by Betsy Sholl,
University of Wisconsin Press, 2014,
78 pages, paper, $16.95,
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How can we properly cherish the beauty in the world while also embracing its harsh realities? In Otherwise Unseeable, Betsy Sholl’s eighth book of poetry, the author investigates this paradox in both personal and political narratives, with a hungry lyric that could only come from someone who’s survived much. Whether re-writing a Brothers Grimm fairy tale, painting a portrait of a burnt-out gambler, or reconciling feelings over the loss of a parent, Sholl offers a rich tapestry of insight and humanity.
Sholl’s mastery shines in her ability to show us a well-known idea from a new angle. This is most evident in poems that take on fairy tales, as in “Rumpelstiltskin,” “The Woodcutter,” and, especially, “Frog to Princess” which retells the Frog Prince story from the perspective of a frog with no ambitions of becoming royalty:
Yes, I’m a croak cloaked in green slime,
a bulging gullet, a mouth full of mud.
But with great quads, Princess, and a tongue
quicker than flies. If you kiss me you’ll taste
where life comes from, its quagmire scum . . .
. . . Not your marble halls and canopied bed . . .
With great music and humor, Sholl introduces us to a re-envisioned frog who is proud of his slimy grit and has come to teach the princess a lesson, noting that her “world paves over what it needs most.” The frog is the gut, the instinct for telling “whether the world’s going on or out.” He warns: “Without me and my kind, Princess, no pond baubles bubbling up new life.” Wishing for a handsome prince is actually the princess’s downfall, because she is waiting for something better to come along while ignoring the muck of life. The frog insists that the princess’s dream of the prince is “a curse, the world’s hearse. I’m what you need . . . the world’s wettest sex, green putty — right here — in your hand.” With this retelling, Sholl asserts that we need to not only accept life the way it is, warts and all, but also to seek to understand the messiness. By wishing for something else — a different lover, a bigger bank account, what have you — we miss the chance to create our lives, with “green putty,” in the often-grimy reality in which we exist.
Another element consistently present in this collection is that of wind as a visceral image to depict life itself and its never-ending changes. From the “voice of mist” that enters in “Alms” to the tumultuous currents that create music in “Wood Shedding,” “Bass Flute,” and “The Aging Singer,” to an exacting characterization in “The Wind and the Clock,” one cannot read this book without becoming roused by “its little eddies.” In particular, “Vanishing Act,” a poignant lyric on the looming reality of death, starts quietly:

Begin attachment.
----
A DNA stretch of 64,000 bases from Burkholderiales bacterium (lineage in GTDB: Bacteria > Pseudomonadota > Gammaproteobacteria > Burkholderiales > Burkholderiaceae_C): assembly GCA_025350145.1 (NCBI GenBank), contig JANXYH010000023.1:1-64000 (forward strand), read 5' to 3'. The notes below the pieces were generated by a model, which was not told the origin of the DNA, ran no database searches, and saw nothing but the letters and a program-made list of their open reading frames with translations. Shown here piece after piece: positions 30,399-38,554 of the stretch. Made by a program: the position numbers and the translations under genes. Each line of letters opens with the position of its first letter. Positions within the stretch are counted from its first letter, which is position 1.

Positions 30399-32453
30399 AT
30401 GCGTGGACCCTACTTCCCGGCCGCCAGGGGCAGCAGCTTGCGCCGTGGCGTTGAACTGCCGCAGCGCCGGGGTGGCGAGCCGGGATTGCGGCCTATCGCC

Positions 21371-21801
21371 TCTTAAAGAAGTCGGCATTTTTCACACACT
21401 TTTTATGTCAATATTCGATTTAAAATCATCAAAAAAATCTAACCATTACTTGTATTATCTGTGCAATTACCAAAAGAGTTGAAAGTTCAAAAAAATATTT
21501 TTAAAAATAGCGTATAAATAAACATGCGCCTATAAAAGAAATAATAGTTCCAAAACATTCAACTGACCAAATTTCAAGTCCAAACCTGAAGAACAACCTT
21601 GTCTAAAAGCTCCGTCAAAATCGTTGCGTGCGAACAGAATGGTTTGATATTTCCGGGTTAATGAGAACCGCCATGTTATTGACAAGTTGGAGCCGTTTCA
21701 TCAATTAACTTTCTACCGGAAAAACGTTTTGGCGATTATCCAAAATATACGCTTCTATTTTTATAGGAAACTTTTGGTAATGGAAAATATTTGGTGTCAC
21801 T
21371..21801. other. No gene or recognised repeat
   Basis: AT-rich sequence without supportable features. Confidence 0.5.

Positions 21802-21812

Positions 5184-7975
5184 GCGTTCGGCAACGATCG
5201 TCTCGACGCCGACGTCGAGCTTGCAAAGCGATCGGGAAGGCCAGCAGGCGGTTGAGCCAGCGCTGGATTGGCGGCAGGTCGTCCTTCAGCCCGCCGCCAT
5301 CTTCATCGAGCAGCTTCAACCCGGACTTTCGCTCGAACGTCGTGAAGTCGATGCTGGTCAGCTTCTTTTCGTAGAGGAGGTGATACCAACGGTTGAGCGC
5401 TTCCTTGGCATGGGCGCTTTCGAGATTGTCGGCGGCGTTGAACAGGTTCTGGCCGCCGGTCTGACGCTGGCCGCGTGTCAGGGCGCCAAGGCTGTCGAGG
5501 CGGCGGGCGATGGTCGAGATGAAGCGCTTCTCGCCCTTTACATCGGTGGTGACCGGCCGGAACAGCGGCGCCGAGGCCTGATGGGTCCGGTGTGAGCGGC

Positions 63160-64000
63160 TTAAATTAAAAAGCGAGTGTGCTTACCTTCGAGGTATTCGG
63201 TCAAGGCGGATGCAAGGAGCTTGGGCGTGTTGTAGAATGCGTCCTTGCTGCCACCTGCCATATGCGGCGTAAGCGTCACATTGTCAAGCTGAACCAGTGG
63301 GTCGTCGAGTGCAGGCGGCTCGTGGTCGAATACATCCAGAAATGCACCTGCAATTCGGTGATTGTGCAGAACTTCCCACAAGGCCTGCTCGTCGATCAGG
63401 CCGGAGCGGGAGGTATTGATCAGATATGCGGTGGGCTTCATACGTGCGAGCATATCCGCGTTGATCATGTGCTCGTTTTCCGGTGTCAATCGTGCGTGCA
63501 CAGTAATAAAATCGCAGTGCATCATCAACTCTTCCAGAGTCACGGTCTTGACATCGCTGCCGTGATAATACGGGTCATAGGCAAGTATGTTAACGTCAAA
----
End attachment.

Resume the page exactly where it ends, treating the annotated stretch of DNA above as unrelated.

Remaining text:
Over the phone we’re already bodiless,
though remember, Love, sound has a source
and even a kiss made of mist
can touch a cheek and lodge in the mind.
But the lyric soon builds. The kiss of mist demonstrates how even a whisper can make an impact and set off a flurry of thoughts and emotions, and as the poem continues, the speaker frets over whether she or her partner will die first:
I can’t help fretting about our next porous
existence, which one of us
will go first, last breath disappearing
in a crowd of molecules,
while the other is left alone
with a closet full of empty clothes.
The porous existence extends the wind/air metaphor, depicting death as a process of evaporating into another dimension: That imagined last breath that vanishes into molecules might as well be a crowd of ghosts. But to land, finally, on the image of empty clothes makes the speaker’s fears heartbreakingly solid.
Later in the poem, she states plainly: “Until it’s our turn, what do we really know?” It is a haunting truth of being human that we don’t know what death and beyond will be like, and yet we have to live with this ominous unknown, and what’s more, accept the end of our beloveds. However, the speaker continues to say that “even despair . . . is good,” and can inspire us to live more fully, even “cause a woman / warming herself under five skirts / to throw back her head and sing.” With great skill, here, Sholl gets at our fear of death while still managing to invoke hope. It’s another version of the message from the frog in the swamp: Sholl challenges us to stop resisting and step into the difficult feelings that hold us back from actually living.
But to limit the value of these poems to their spiritual message would be a disservice. It’s Sholl’s ability to withhold sentimentality, execute dynamic language, and to choose images strategically that make her poems powerful. What’s more, this book inspires the writing of poems — what could be a better gift than that? Amongst the many images burned into my memory — a deaf woman pounding the side of her head, a tramp stamp tattoo in the shape of a dog, a fragile parent in form of a tea cup — the simple image of a gold finch seems most apt at describing the poet herself: “How fragile genius is, anxious, always ready to leap from the sill, always an eye out for the informer.”
— Kristen Stake